Mar 19, 2012

i personally know a couple of guys that networked their way into hf straight out of university (mainly small, not known shops). This is europe tough, so that may be different.

M&I has a story of some guy going from unknown banking boutique to some small distressed hf through networking, that might offer better overview of us.

Mar 19, 2012

It's all about networking. I graduated with a degree in international affairs but decided 6 months before graduation, I wanted to work in finance. I had taken a few economics/ finance classes but had real no finance experience. I just applied to everything and lo and behold -- I heard of an opening at a hedge fund from a lawyer contact, sent my resume in, did two rounds of interviews and got the job! Its a small fund but it has been around for a while and I am very, very lucky.

If you are ambitious (which you seem to be) and a decent person, you'll find the job eventually. Good luck!

Mar 19, 2012

TL;DR any post greater than 2 sentences.

    • 1
Mar 8, 2010

anyone have advice for consulting to hedge fund?

Mar 19, 2012

pls stahp

Mar 19, 2012

Usually after a couple of years in IB
Infographic: http://i.imgur.com/1ZVrtpX.jpg

Mar 19, 2012

Couple of years in IB, can me in M&A role. S&T if you want to be a buy side trader.

Mar 19, 2012

Fine arts is the quickest path the HF I believe.

Mar 9, 2010

Obviously can't answer this in a public forum. Let's just say it's one whose name gets tossed around here quite a bit. Also, I'd strongly prefer people not to start guessing.

MMBinNC, if you're still trying to figure this out, you can PM me.

Are you a CEO, CFO or other executive facing these or similar charges?
Why should you go to jail for a crime someone else noticed?

Mar 19, 2012

or gender studies

Mar 10, 2010
gorilla4sandracing:

Obviously can't answer this in a public forum. Let's just say it's one whose name gets tossed around here quite a bit. Also, I'd strongly prefer people not to start guessing.

MMBinNC, if you're still trying to figure this out, you can PM me.

Uh, I'd personally say RenTech is the #1 hedge fund and I can also say that there has never been a single GS alum to work at RenTech.

90% sure you are referring either to SAC or Soros.

Mar 10, 2010
ideating:
gorilla4sandracing:

Obviously can't answer this in a public forum. Let's just say it's one whose name gets tossed around here quite a bit. Also, I'd strongly prefer people not to start guessing.

MMBinNC, if you're still trying to figure this out, you can PM me.

Uh, I'd personally say RenTech is the #1 hedge fund and I can also say that there has never been a single GS alum to work at RenTech.

90% sure you are referring either to SAC or Soros.

Word. Or perhaps Citadel or D.E. Shaw? (they get mentioned on this board a lot, but do they hire a lot of bankers?). A Tiger fund?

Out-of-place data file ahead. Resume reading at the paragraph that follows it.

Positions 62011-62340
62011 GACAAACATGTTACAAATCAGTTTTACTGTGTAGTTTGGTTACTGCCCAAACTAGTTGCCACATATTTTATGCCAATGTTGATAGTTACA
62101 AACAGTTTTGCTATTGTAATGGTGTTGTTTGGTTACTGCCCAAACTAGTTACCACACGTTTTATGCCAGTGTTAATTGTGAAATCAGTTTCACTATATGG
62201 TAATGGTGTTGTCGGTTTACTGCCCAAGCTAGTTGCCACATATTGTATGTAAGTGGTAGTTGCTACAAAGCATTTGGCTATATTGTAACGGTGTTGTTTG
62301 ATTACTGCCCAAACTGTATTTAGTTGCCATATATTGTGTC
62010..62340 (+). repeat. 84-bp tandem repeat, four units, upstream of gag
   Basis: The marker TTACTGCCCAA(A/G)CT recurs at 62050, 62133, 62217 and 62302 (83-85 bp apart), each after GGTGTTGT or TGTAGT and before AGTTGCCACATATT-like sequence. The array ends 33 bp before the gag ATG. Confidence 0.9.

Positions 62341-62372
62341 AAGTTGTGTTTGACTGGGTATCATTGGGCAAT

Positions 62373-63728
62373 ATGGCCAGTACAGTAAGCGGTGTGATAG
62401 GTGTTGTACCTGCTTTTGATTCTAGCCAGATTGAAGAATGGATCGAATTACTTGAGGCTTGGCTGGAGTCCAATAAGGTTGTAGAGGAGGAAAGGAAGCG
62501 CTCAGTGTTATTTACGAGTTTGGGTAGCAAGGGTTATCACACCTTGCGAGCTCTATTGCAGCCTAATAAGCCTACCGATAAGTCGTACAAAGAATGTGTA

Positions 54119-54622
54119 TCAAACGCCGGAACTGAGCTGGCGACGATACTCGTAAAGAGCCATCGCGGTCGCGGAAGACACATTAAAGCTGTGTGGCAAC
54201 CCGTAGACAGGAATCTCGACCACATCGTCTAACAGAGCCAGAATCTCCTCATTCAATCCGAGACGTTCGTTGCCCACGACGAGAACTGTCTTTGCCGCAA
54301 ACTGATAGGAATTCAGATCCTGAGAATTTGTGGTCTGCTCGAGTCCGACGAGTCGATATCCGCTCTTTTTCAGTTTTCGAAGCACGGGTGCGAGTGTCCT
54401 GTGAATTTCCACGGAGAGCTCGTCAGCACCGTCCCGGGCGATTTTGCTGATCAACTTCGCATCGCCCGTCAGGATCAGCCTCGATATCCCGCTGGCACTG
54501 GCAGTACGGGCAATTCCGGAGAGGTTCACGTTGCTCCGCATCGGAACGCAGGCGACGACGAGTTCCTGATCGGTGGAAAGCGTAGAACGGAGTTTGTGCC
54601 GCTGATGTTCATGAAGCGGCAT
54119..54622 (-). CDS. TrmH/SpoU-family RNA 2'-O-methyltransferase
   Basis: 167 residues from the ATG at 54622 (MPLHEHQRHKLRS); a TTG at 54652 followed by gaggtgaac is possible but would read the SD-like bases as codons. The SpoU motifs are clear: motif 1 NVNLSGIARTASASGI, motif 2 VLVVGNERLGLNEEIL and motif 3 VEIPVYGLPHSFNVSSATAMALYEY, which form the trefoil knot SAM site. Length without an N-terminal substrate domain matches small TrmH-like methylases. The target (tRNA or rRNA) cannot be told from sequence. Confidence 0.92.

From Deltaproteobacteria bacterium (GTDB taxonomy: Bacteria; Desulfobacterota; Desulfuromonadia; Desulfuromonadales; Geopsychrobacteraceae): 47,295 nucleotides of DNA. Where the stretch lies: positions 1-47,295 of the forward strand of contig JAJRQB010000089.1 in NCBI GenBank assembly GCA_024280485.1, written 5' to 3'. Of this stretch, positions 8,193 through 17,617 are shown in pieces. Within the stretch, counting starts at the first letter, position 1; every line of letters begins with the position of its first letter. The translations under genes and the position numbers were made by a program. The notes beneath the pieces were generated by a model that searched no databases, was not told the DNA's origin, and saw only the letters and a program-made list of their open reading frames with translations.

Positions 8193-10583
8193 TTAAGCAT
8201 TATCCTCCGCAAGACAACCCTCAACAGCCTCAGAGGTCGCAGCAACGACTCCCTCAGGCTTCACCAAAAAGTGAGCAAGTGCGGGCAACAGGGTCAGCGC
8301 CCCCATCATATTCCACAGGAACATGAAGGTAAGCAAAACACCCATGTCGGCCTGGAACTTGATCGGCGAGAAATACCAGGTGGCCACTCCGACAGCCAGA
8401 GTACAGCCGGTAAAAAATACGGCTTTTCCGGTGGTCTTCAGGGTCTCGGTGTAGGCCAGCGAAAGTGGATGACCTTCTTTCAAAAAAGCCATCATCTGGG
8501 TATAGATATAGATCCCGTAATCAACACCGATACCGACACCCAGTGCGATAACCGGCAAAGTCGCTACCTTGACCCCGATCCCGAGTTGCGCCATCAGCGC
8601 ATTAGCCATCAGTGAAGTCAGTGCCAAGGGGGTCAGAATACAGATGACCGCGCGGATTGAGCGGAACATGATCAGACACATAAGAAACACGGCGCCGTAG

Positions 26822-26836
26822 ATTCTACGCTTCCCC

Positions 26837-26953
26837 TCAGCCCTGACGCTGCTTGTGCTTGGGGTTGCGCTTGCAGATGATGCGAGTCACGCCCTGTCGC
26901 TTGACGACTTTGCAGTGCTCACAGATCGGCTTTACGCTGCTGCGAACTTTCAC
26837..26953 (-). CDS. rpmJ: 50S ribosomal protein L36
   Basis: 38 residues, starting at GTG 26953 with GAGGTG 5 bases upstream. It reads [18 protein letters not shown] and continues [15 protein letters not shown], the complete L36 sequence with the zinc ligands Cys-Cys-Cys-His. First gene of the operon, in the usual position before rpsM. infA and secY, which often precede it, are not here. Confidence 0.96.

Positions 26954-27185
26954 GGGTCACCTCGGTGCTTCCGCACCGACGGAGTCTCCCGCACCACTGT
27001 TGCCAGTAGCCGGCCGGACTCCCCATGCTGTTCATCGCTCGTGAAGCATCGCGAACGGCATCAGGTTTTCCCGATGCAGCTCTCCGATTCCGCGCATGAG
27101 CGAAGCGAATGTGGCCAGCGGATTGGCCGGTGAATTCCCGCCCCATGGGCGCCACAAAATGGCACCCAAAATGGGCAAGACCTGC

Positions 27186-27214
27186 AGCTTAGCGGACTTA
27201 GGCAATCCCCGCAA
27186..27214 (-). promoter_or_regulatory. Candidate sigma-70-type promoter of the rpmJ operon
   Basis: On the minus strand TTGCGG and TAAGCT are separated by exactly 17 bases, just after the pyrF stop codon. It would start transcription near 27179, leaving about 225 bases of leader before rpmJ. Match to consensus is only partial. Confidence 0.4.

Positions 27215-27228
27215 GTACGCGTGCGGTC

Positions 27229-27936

Apr 5, 2010
gorilla4sandracing:

Obviously can't answer this in a public forum. Let's just say it's one whose name gets tossed around here quite a bit. Also, I'd strongly prefer people not to start guessing.

MMBinNC, if you're still trying to figure this out, you can PM me.

Really, the best hedge fund? Uh, Moore, Tudor, Paulson, Brevan Howard, Viking, Canyon, BlueCrest, Ren-Tech...

Does it make sense why this is an exercise in futility? Best what fund. I assume since you're speaking so broadly it's a discretionary macro fund that you're referring to. I also assume since your speaking so broadly, you don't actually work there, or have only been there for 2-3 months.

Mar 10, 2010

A few specific questions regarding HF recruiting:
- How important is having the right connections when it comes to HF recruiting? Is knowing someone in the shop the only sure way of getting your resume looked at?
- Do HFs consider your undergrad school/stats/activities during recruiting, or is it completely based on your work experience?

Mar 19, 2012

So is my criminology undergraduate major worthless? :(

Mar 10, 2010

a) People without connections get in for sure. I did a lot of random tasks during my stint, one which was to help a senior guy make a database of prospects, so I've seen a ton of resumes and got an inside glimpse at the selection process.

b) Undergrad school and GPA matters significantly. For research, the typical candidate who made the final round would be summa cum laude from Harvard or Wharton with a Rhodes Scholarship and a Master's/Ph D from a top school. I remember one guy had an undergrad from a top tier, a JD from Harvard, and a Master's from Princeton. It was pretty absurd. I didn't really see any with under 3.8s. No one really listed ECs but a lot of people had "poker" as an interest.

Background varied a lot more with traders and was more reliant upon connections, but mostly top school, athletes, a few ex-military.

Are you a CEO, CFO or other executive facing these or similar charges?
Why should you go to jail for a crime someone else noticed?

Mar 10, 2010

the easiest way is of course to start your own.

Mar 19, 2012
Mar 27, 2010
Mar 19, 2012
Mar 19, 2012